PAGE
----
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A 24-h Pneumoperitoneum Leads to Multiple Organ Impairment in a Porcine Model

Authors
Journal
Journal of Surgical Research
0022-4804
Publisher
Elsevier
Publication Date
Volume
106
Issue
1
Identifiers
DOI: 10.1006/jsre.2002.6421
Keywords
  • Intensive Care
  • Porcine Model
  • Multiorgan Dysfunction Syndrome
  • Pneumoperitoneum
  • Intra-Abdominal Hypertension
  • Histologic Examination
  • Abdominal Compartment Syndrome
Disciplines
  • Biology
  • Medicine

Abstract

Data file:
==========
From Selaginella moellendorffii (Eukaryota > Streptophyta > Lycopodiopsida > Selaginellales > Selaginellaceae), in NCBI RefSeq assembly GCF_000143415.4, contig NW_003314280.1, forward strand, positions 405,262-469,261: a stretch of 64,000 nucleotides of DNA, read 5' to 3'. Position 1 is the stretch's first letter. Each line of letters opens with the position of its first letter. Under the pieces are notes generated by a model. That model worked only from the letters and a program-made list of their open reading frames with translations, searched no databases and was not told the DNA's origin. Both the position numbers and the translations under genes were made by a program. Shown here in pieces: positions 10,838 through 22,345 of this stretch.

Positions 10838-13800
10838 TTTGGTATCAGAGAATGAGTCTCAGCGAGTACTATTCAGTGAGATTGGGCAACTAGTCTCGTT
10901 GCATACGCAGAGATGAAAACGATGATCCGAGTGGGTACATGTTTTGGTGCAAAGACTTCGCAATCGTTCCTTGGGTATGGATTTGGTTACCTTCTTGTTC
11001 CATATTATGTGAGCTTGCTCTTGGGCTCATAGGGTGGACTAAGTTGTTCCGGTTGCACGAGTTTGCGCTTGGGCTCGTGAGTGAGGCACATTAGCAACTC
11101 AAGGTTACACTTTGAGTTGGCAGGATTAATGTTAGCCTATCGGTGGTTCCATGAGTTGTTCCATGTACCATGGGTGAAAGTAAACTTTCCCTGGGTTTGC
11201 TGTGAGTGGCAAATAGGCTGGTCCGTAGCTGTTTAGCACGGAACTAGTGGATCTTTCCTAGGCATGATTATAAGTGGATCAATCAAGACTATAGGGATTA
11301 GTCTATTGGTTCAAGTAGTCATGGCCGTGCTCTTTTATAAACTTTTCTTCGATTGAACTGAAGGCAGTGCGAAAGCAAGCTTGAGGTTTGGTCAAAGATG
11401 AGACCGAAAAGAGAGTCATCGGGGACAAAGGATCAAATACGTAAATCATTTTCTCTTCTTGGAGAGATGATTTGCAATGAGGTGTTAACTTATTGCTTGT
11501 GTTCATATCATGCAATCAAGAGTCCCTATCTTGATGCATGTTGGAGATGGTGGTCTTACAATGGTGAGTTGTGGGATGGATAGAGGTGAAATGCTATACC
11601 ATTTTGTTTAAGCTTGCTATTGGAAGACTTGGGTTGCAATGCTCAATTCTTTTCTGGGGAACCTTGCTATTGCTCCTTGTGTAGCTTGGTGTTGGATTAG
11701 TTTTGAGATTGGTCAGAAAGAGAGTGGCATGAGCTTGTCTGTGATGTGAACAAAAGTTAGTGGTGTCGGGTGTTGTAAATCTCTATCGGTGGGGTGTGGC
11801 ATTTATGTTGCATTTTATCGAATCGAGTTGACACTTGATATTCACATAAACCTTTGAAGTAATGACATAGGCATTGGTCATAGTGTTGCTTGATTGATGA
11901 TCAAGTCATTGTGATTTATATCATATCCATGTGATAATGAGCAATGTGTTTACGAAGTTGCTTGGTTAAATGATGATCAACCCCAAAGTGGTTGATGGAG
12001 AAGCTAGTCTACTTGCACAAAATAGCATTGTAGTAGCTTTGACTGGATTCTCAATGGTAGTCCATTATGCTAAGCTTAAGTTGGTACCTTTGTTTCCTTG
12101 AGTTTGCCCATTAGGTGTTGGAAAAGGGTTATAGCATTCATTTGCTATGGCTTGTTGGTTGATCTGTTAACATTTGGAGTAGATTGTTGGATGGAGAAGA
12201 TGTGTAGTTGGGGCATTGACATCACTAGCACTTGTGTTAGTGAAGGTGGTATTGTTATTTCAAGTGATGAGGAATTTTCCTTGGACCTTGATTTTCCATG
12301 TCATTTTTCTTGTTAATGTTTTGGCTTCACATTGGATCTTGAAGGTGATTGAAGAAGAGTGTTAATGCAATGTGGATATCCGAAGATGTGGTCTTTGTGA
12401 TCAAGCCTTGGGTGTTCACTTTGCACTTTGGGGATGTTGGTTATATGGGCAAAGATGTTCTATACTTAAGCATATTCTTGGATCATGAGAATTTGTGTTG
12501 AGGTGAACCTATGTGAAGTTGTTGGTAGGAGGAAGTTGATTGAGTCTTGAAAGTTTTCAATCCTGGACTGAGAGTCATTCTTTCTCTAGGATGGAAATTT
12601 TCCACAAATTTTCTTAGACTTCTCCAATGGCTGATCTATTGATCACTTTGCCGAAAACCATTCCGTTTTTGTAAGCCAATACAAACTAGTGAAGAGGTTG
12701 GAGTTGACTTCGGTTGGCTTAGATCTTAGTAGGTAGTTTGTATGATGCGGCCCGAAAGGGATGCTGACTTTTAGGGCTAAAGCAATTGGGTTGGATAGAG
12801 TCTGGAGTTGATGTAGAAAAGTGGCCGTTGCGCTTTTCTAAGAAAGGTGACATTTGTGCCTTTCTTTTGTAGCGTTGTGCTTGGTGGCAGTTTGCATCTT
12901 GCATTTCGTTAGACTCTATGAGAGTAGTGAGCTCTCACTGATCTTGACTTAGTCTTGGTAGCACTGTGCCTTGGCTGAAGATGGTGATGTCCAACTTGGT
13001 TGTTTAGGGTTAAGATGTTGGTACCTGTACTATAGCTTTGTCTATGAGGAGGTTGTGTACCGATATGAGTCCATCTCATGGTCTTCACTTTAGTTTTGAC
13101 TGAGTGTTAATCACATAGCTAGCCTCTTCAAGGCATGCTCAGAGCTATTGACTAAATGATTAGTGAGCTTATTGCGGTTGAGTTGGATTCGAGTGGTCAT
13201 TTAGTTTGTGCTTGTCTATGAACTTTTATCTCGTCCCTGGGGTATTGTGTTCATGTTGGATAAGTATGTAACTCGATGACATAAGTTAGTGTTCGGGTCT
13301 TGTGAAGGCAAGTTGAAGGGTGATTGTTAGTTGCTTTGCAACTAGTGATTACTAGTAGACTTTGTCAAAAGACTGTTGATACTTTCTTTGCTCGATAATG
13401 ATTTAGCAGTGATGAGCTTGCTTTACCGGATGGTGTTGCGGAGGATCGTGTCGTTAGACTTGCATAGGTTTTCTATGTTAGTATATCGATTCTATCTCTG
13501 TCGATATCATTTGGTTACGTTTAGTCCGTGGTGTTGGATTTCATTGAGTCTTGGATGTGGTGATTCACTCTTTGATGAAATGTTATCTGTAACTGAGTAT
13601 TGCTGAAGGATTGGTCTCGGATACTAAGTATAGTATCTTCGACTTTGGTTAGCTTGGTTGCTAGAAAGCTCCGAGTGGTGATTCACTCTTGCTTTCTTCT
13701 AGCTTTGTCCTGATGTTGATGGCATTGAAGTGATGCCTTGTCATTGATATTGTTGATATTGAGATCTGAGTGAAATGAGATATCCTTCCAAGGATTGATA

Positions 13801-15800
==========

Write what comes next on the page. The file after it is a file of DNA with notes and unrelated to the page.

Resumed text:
Abstract Background. An intra-abdominal pressure (IAP) of 15 mm Hg reduces intestinal organ perfusion in humans and animals, but it is unknown whether this results in organ damage. The purpose of this study was to evaluate if an IAP of 15 mm Hg lasting for 24 h in a porcine model will lead to morphologic impairment of intestinal and adjacent organs. Methods. We examined 12 intubated and anesthetized domestic pigs (51.8 ± 4.4 kg). Using CO 2 pneumoperitoneum, the IAP was raised to 15 mm Hg (study group, n = 6) for an investigation period of 24 h. In the control group, the IAP remained unchanged. Investigated parameters were cardiac output (CO), peak inspiratory pressure (PIP), and urine output (UO), as well as serum creatinine, alanine aminotransferase (ALT), lactate, lipase, and alkaline phosphatase (AP). Additionally, histopathological examinations were performed. Results. In comparison to the control, CO did not change, while UO decreased significantly by 59% and PIP increased significantly to more than 30 mbar. Serum ALT and AP increased significantly while there was no change in creatinine, lactate, and lipase. Histopathologically, low-grade liver necrosis (12% of liver lobuli), low-grade proximal tubular epithelial necrosis, and low bowel mucosal damage were observed. Conclusion. In this porcine model, an IAP of 15 mm Hg lasting for 24 h was found to result in functional and morphologic impairment of lungs, liver, kidneys, and bowel. These results imply that a prolonged IAP of 15 mm Hg predisposes to multiorgan dysfunction and that a safe duration of increased IAP still has to be determined.

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